Last week, we discussed how Pepsi’s foray into the Smartphone race is a disaster waiting to happen. Today’s post starts off with a lighter note; basketball star LeBron James’s foray into typeface. The player already has everything from a logo, sneakers and clothing to his name. And now, LeBron “The King” James has a typeface. Yes, you read right. The MVP player for the Cleveland Cavaliers signed a lifetime contract with Nike and the brand decided to set its claim in stone by giving the basketball star a font to claim as his own. The stylized lettering is based on the professional basketball player’s line of sneakers and seems to take cue from James’s existing logo; a block like “L” accompanied by a similarly styled “J.” James’s kingly title can be seen in the form of a crown hovering over the design. Here it is –
And here is the new typeface in action –
Image Source: Sawdust
As you can see the typeface, created by Sawdust, takes inspiration from James’s logo and has a similar stately appearance. Nike will probably be using the new typeface to promote all LeBron James merchandise.
The creators at Sawdust chose to adapt James’s “kingly” persona to his typeface as co-owner Rob Gonzales explains, “We also wanted it to have a sense of sense of ‘kingliness’. Some of the ways we managed to achieve this was by having powerful sweeping serifs, which had a feeling of heritage – bold and sharp in style, yet graceful – all of this while trying to have a refined and regal edge.”
Fit for a King
Why is everyone going crazy over the typeface of one of the NBA’s top scorers? LeBron James is considered to be one of the biggest names in basketball. A post on Stltoday.com says that “a handful of cities are throwing themselves at his feet” for a chance to sign him up for their teams. The 6’8” player has won four NBA MVP awards and two NBA championships. The resultant typeface looks as athletic, broad and commanding as well.
Needless to say, the font suits LeBron’s title of “The King” quite splendidly. And our panelists agree. Our panelists for today will discuss how the font’s style impressively mimics James’s own reputation as a star athlete
• AJ Delinger – Tech writer
• Margaret Rhodes – Staff writer at WIRED
Here is what our panelists have to say about the MVP’s new typeface –
AJ Delinger explains how LeBron James’s new font represents the player’s achievements so far –
“…the font style takes its cue from the existing LBJ23 logo …The font also draws from James himself. An anomaly on the court, the extremely athletic and high flying superstar moves with grace and exceptional vision…James sports a hybrid style of strength and finesse that has rarely been seen in the league prior to his debut,…netting him two NBA titles and four MVP awards. With all this in mind Sawdust built a boxy, slick font that will be used to represent James.”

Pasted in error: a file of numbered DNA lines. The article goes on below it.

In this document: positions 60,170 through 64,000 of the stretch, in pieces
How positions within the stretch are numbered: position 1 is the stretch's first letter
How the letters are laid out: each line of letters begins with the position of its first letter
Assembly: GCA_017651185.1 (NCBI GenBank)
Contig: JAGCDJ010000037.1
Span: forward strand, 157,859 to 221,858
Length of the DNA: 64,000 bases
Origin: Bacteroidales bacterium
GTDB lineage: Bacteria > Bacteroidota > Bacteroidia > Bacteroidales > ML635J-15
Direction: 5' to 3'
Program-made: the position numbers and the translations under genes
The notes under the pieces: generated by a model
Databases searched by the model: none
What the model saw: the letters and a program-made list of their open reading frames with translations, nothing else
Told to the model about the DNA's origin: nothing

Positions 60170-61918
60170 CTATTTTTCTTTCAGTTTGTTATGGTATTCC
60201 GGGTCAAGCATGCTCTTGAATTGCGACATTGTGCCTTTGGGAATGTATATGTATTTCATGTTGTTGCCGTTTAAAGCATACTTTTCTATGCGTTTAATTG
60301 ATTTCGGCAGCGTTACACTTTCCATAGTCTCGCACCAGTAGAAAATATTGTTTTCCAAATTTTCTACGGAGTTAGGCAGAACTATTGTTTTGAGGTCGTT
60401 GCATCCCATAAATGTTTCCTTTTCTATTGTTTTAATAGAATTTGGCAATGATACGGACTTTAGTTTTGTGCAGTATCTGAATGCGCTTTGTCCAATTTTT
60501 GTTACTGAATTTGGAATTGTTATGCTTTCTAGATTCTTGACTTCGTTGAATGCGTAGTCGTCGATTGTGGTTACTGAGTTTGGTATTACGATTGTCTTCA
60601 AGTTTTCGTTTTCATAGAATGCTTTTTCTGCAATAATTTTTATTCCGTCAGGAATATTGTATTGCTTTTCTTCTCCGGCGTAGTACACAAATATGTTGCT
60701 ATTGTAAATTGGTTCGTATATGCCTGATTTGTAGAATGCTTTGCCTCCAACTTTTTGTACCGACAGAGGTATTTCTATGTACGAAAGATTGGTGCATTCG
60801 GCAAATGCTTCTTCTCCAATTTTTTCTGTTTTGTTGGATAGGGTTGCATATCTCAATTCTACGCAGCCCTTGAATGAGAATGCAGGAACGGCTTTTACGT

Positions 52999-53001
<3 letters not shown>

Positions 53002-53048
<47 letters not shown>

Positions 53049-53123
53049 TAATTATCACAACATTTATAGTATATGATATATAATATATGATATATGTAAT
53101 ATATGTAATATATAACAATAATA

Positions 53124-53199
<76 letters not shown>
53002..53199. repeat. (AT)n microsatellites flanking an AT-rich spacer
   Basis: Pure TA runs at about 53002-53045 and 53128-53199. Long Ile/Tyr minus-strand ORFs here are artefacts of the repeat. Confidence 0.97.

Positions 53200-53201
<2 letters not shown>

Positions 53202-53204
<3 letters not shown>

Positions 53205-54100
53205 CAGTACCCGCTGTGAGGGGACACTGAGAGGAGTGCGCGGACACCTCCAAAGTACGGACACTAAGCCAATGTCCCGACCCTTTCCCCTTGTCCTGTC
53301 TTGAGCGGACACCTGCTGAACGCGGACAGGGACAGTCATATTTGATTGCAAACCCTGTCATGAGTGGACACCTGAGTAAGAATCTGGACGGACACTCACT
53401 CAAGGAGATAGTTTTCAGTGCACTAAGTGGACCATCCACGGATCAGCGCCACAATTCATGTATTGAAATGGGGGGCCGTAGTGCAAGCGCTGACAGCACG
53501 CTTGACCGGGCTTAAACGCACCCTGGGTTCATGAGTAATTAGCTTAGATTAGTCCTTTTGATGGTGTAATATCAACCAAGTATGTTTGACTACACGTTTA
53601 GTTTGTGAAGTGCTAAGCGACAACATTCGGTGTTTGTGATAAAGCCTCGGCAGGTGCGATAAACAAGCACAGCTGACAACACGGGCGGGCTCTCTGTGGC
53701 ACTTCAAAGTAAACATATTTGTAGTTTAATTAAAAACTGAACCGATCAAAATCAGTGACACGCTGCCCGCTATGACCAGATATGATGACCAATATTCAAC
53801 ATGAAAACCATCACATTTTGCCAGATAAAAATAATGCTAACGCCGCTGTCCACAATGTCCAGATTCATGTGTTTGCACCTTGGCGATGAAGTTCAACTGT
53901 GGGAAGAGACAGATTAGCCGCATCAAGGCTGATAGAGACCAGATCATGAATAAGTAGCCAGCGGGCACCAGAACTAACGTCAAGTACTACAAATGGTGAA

Margaret Rhodes explains that James isn’t the first athlete whose accomplishments and fame netted him his own font –
“It must be strange to see yourself personified as a set of bold letterforms, but James isn’t even the first athlete that Sawdust has whipped into a typeface; prior to this commission, Nike had them do the same for Kobe Bryant and Kevin Durant.”
— Andy Redman (@RedmanAndy) December 8, 2015
— stevenphelps (@stevenphelps) December 8, 2015
Does this typeface for LeBron James have personality or what. Type specimens are so strong. https://t.co/APzhMnNv2q
— Emma Piercy (@emmapieohmy) December 8, 2015
And here they are –
The Font is in the Fame
Only the best athletes have had the privilege of personals brand built around them. Some sporting personalities have become so famous that they need nothing but personalized logos to represent them. In other words, personalized branding of professional athletes is nothing new. Brands like Nike and Air Jordan have worked with big name athletes like LeBron and Russel Westbrook the same way. However, how effectively a typeface represents a personality ultimately depends on the skill of the designers that created it. LeBron James’s typeface brings this fact home.